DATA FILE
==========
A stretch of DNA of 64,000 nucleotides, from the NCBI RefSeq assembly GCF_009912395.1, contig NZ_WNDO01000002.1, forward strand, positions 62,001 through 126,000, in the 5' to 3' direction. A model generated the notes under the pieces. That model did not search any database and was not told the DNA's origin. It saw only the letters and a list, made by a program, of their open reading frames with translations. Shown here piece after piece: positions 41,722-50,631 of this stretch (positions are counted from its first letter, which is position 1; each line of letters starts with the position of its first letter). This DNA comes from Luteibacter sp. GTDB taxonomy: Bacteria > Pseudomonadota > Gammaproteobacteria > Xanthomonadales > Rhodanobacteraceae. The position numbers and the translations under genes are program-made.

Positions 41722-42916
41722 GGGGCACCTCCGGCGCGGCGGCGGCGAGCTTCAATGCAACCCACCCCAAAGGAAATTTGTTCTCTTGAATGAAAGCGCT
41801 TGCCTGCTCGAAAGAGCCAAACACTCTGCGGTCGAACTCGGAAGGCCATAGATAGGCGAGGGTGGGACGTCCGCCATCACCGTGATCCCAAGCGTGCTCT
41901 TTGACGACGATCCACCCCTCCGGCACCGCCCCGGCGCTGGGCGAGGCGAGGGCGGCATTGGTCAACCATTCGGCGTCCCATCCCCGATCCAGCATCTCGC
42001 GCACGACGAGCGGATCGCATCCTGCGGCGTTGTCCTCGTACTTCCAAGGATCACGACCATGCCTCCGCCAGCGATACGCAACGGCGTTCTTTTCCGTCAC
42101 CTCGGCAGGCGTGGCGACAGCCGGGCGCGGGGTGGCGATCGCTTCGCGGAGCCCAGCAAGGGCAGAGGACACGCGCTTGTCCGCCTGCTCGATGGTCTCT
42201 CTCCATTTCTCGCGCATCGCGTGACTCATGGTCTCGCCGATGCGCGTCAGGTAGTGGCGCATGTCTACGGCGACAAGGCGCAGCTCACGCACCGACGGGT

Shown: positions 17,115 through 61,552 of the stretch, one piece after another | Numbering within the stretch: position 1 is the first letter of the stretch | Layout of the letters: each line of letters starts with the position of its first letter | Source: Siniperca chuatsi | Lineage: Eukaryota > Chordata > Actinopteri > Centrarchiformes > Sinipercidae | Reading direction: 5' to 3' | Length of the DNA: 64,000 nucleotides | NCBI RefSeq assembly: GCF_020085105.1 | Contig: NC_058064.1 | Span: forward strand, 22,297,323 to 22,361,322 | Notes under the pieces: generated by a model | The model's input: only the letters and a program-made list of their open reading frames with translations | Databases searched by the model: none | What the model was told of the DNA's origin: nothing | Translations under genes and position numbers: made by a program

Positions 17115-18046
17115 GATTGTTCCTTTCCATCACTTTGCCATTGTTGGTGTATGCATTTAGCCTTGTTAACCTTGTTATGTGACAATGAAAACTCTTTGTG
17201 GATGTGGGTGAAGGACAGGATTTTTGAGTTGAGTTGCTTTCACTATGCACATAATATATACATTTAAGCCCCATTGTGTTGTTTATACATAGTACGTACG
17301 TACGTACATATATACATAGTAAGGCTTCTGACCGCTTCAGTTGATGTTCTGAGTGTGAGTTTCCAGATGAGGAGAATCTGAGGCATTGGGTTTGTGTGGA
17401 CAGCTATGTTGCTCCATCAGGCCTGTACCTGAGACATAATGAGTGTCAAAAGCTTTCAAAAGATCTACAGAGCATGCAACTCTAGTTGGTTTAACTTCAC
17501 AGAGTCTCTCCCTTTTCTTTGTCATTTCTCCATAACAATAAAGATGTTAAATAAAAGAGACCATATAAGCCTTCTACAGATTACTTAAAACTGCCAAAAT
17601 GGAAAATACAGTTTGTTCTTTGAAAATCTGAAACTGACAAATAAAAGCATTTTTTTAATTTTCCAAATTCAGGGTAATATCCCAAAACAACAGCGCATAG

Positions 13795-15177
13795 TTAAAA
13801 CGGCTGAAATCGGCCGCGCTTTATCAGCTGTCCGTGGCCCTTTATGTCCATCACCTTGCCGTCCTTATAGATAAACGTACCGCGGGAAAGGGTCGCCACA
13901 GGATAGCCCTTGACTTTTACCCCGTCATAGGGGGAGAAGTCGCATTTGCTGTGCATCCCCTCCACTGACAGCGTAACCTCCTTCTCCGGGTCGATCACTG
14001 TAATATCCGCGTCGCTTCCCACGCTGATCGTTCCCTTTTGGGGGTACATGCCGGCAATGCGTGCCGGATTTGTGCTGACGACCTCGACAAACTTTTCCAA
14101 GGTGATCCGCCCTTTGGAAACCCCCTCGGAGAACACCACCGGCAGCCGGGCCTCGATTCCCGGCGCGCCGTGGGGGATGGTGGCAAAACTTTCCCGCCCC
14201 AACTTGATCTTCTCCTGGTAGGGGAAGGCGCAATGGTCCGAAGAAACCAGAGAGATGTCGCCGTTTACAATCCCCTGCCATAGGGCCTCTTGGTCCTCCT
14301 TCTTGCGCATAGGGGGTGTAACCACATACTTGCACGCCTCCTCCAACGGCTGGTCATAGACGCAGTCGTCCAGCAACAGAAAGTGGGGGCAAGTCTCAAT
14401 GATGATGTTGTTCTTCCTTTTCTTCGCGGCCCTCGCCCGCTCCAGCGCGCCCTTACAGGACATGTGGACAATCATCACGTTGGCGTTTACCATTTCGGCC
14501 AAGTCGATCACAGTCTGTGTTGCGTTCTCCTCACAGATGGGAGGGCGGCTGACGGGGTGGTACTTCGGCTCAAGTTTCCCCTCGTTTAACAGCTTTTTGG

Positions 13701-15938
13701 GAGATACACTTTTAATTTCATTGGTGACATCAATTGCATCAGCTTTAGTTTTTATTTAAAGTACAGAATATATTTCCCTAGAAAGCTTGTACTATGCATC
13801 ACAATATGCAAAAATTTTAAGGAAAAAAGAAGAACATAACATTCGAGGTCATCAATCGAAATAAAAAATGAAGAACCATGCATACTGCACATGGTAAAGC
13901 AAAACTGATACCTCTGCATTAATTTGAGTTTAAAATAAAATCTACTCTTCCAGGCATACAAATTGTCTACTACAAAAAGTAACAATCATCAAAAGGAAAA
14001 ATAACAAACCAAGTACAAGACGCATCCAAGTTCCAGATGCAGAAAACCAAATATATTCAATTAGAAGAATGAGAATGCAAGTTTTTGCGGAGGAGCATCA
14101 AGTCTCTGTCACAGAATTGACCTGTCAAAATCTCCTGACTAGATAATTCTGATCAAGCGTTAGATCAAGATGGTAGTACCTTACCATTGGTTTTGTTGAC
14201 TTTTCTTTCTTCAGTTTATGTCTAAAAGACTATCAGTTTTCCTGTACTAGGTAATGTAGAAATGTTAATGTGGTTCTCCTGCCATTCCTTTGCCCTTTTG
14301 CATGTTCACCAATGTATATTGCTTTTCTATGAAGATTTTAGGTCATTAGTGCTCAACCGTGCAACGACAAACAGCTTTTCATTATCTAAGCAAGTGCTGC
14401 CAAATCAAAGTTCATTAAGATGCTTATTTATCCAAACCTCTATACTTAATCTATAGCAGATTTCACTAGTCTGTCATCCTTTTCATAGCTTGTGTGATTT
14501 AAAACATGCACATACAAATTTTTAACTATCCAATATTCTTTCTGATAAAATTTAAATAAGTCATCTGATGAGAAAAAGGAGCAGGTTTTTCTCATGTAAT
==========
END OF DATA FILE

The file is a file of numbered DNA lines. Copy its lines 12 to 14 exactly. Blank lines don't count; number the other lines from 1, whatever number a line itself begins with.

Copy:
17201 GATGTGGGTGAAGGACAGGATTTTTGAGTTGAGTTGCTTTCACTATGCACATAATATATACATTTAAGCCCCATTGTGTTGTTTATACATAGTACGTACG
17301 TACGTACATATATACATAGTAAGGCTTCTGACCGCTTCAGTTGATGTTCTGAGTGTGAGTTTCCAGATGAGGAGAATCTGAGGCATTGGGTTTGTGTGGA
17401 CAGCTATGTTGCTCCATCAGGCCTGTACCTGAGACATAATGAGTGTCAAAAGCTTTCAAAAGATCTACAGAGCATGCAACTCTAGTTGGTTTAACTTCAC